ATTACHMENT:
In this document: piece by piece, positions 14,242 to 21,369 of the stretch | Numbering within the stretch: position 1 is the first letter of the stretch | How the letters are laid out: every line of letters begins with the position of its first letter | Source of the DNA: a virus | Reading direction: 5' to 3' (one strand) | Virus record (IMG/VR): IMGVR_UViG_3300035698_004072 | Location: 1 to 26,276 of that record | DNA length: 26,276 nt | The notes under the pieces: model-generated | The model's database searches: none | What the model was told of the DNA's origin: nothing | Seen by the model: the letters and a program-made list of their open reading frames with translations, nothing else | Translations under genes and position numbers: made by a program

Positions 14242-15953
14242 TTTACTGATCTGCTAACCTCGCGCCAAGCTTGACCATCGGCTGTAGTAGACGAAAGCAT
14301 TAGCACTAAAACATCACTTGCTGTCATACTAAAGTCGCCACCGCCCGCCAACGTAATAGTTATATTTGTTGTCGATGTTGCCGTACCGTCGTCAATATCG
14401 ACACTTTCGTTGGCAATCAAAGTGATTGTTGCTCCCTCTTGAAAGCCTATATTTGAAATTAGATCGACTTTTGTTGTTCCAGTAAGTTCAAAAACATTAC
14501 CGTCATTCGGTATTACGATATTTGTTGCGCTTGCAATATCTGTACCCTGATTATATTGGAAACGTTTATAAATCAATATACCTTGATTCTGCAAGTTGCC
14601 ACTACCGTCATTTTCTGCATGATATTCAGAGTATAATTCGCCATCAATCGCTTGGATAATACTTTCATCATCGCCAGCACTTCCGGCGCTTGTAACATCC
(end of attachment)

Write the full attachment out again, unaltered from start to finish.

In this document: piece by piece, positions 14,242 to 21,369 of the stretch | Numbering within the stretch: position 1 is the first letter of the stretch | How the letters are laid out: every line of letters begins with the position of its first letter | Source of the DNA: a virus | Reading direction: 5' to 3' (one strand) | Virus record (IMG/VR): IMGVR_UViG_3300035698_004072 | Location: 1 to 26,276 of that record | DNA length: 26,276 nt | The notes under the pieces: model-generated | The model's database searches: none | What the model was told of the DNA's origin: nothing | Seen by the model: the letters and a program-made list of their open reading frames with translations, nothing else | Translations under genes and position numbers: made by a program

Positions 14242-15953
14242 TTTACTGATCTGCTAACCTCGCGCCAAGCTTGACCATCGGCTGTAGTAGACGAAAGCAT
14301 TAGCACTAAAACATCACTTGCTGTCATACTAAAGTCGCCACCGCCCGCCAACGTAATAGTTATATTTGTTGTCGATGTTGCCGTACCGTCGTCAATATCG
14401 ACACTTTCGTTGGCAATCAAAGTGATTGTTGCTCCCTCTTGAAAGCCTATATTTGAAATTAGATCGACTTTTGTTGTTCCAGTAAGTTCAAAAACATTAC
14501 CGTCATTCGGTATTACGATATTTGTTGCGCTTGCAATATCTGTACCCTGATTATATTGGAAACGTTTATAAATCAATATACCTTGATTCTGCAAGTTGCC
14601 ACTACCGTCATTTTCTGCATGATATTCAGAGTATAATTCGCCATCAATCGCTTGGATAATACTTTCATCATCGCCAGCACTTCCGGCGCTTGTAACATCC